This post, Implement a Hands-On Approach to World History, was made possible with the chance to review the Project Passport World History Study: The Middle Ages from Home School in the Woods as part of the Schoolhouse Review Crew.
When you think back to history classes as a student, what do you remember? For me, I have a string of fuzzy memories of textbooks to read, dates to memorize, and other facts crammed into my short term memory just so I could pass a test. No interesting lectures jump to mind. And, I had a real distaste for the study of all things historical until I entered honors college at the University of Southern Mississippi more than 20 years ago.
Sadly, I have many family and friends who had a similar experience. Sure, I did have an AP American History class that was more interesting than most. But, things just didn’t fully solidify in my brain. Connections were not made that really should have been. The textbook approach to learning did NOT work in my youth like it might now where I can better determine patterns between different events in history and see a bigger picture.
For my boys, I do not want them to dread history. I want them to be excited to learn more! What I have found is that using a mixture of living books and hands-on activities accomplishes this goal. Today I get to share about just one resource of several available through Home School in the Woods that can help make world history more interesting and meaningful to elementary and middle school children (specifically grades 3 – 8.)
Hands-on Approach to World History:Project Passport World History Study: The Middle Ages
What do you get when you combine short reading selection, a few audio tours, a rocking timeline, lapbooking and notebooking activities as well as cool projects fitting for a specific time period?
For anyone familiar with Home School in the Woods, you’d quite possibly be thinking about one of the incredible packages from Amy Pack and family. They have moved from offering American History studies to including the new Project Passport World History Studies that take the same approach for a different geographic location and time period.
This is a digital product, either purchased as a download or on CD-ROM. Launching the executable file will bring up a menu in your default browser. Clicking on each option brings you to that particular page or set of pages.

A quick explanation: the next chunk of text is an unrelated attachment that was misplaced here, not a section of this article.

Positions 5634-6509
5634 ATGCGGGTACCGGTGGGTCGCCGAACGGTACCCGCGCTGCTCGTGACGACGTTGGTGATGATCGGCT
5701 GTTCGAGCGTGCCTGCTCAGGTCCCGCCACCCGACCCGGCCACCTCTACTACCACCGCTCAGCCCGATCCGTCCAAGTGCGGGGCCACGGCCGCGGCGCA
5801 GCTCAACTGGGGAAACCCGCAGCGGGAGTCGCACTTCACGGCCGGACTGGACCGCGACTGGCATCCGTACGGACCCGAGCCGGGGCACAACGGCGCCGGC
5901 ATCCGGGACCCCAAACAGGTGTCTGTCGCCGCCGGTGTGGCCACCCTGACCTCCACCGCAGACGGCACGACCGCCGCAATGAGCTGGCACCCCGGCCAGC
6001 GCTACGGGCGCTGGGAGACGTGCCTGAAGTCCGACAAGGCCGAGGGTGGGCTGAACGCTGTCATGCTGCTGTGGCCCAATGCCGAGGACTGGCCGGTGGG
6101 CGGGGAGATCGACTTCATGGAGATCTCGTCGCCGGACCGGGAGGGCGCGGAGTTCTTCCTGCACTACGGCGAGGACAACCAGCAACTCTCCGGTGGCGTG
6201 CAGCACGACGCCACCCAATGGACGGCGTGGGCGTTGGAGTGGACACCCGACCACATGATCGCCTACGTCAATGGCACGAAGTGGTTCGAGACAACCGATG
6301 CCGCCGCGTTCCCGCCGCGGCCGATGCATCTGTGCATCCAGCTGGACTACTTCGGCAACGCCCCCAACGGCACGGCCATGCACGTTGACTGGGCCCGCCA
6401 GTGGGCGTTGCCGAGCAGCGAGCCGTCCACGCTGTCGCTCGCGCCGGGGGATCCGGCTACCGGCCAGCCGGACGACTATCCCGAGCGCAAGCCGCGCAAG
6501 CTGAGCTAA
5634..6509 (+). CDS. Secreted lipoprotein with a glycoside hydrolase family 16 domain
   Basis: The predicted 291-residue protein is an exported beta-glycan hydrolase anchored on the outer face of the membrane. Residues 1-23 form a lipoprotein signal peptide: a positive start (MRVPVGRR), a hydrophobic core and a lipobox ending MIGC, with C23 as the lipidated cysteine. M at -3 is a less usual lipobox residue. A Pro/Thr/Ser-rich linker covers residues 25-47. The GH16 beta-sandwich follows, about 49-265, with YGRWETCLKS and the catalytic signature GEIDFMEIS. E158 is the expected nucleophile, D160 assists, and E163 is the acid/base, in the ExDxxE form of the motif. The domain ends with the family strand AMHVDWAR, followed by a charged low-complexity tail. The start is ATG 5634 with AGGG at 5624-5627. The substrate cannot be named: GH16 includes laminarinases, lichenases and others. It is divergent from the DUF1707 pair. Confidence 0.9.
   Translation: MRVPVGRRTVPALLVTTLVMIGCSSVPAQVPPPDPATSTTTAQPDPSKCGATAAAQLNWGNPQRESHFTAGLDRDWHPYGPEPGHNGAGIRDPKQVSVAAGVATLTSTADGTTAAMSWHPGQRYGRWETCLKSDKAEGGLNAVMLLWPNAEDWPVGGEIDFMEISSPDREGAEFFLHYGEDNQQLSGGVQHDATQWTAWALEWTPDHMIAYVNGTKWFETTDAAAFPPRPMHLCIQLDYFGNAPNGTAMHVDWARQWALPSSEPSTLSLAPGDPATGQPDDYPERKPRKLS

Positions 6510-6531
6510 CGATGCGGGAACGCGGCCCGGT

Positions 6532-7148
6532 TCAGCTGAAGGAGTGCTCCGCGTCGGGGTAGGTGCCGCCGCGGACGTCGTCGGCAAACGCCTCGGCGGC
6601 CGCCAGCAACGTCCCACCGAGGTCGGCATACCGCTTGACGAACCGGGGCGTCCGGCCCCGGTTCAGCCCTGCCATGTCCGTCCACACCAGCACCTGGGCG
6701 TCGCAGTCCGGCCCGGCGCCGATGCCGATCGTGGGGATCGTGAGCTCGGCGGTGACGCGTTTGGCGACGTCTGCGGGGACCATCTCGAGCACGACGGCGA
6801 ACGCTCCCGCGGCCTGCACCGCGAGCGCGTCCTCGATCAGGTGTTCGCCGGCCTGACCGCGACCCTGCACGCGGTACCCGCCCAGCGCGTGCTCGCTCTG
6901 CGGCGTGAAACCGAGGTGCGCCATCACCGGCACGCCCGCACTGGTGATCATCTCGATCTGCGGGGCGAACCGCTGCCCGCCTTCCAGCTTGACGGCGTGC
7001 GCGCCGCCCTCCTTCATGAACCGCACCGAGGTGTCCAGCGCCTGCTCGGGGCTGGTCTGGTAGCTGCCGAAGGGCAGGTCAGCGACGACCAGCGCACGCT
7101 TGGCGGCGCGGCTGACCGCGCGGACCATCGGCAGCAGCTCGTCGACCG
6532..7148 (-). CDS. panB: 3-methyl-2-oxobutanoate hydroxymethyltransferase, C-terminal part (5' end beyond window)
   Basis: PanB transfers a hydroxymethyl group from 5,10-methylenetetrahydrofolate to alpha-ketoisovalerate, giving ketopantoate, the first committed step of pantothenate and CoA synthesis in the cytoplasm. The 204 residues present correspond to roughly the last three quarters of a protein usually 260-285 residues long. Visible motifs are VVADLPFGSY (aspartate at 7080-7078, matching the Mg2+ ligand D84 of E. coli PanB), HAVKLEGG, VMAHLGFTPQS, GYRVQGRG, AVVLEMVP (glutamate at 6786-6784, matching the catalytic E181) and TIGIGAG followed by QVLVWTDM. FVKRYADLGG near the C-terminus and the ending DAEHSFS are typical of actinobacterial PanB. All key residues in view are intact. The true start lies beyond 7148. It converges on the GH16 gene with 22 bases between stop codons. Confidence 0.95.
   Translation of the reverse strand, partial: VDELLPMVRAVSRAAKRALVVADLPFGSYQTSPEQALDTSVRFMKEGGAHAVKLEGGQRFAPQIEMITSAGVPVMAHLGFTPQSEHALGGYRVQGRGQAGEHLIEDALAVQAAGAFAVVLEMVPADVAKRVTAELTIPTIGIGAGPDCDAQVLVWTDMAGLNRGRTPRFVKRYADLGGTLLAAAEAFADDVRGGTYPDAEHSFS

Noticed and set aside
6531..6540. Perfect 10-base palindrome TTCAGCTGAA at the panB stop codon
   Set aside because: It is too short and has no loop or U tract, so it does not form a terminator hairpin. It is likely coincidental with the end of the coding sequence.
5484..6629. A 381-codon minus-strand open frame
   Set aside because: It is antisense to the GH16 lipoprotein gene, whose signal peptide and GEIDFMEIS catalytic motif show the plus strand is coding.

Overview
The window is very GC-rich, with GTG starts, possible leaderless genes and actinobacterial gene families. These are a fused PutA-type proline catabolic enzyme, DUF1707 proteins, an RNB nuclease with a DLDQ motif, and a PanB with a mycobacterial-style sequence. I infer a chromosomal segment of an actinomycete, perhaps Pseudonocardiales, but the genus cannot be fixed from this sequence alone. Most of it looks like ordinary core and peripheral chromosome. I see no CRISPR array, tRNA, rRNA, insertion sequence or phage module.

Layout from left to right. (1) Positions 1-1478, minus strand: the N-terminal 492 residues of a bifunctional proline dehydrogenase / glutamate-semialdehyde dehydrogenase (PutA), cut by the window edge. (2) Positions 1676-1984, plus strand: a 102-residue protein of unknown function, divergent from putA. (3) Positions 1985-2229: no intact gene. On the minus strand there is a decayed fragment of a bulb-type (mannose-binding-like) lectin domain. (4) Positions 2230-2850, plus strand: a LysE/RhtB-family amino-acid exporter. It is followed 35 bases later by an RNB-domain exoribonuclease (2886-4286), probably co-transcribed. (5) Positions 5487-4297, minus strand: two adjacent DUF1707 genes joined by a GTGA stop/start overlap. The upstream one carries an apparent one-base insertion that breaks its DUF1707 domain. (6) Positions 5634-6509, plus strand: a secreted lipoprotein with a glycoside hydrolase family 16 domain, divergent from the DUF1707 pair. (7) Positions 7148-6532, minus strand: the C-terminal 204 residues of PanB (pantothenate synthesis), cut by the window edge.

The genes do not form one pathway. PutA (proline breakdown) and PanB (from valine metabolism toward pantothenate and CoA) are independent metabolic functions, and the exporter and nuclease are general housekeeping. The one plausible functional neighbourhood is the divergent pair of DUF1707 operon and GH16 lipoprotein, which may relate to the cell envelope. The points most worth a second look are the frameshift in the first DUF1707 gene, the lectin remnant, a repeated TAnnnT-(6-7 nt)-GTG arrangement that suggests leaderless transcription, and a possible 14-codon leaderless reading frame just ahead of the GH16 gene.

Each ‘stop’ on this tour includes a short reading selection and a page or pages for the teacher to know which activities are to be done for the stop. Those pages also note how to print each activity from the file (e.g. how to double side the pages and whether you need card stock, colored paper, or plain paper.) Many of the projects include a photograph of the finished product so you know what it should look like when completed. With over 50 project options, there is plenty to pick and choose from to meet your family’s needs.
Want to see more in action? Check out this informative video about Project Passport:
Hands-on Approach to World History: Thoughts on Using it With my 7th Grade Son
We are not new to Home School in the Woods and their approach to learning. I’ve found in the past that we rarely do all of the suggested projects in the ensemble, but rather pick and choose what to do while mixing with books and videos.
This particular package is no different. I began by printing out the three-page travel planner (aka as the Quick-Stop Itinerary) which shows the whole schedule of upcoming topics and projects at a glance. I then printed out the travel itineraries for each of the ‘stops’ so I knew not only what to print in preparation of his doing the work, but also what needed to be done and how to assemble things. Finally, I printed out the necessary pages from the master files and sorted them by ‘stop’ in folders so things can be done in a somewhat orderly fashion.
We’ve been traveling for a good chunk of the summer and there is only so much space in a RV to get things done. So, big projects like building a sugar cube castle have been tabled until we are back home. Instead, my son’s focus has been on the “Snapshot Moments in History” Scrapbook timeline, “The Medieval Times” newspaper, and many of the lapbooking or notebooking components that do not require special tools or lots of space to complete. I made sure to pack essential tools like scissors, glue tabs for the lapbooking and timeline activities, and a selection of colored pencils.
I can’t say that he’s been so into the history that he shuns other fun summertime activities. However, I do know that he is learning without spending hours pouring over a dry textbook and he is eager to complete the unit while backtracking to pick up those larger scale projects.
If we are lucky, we might attend a medieval festival where you can see people dressed for the occasion and possibly get your own costume together. My older boys still talk about their experiential learning opportunity which included trying on chain-mail many years ago at a homeschool event in Delaware during 2008. The partial armor he tried on had some serious weight to it!
How do you approach teaching history for the elementary and middle school grades?
Have you used hands-on learning approaches like Home School in the Woods offers?
Don’t just take my word for how we found this to be. Visit the Home School in the Woods 2015 Review post on the Schoolhouse Review Crew website to see what other homeschooling parents thought about this and other self-paced courses.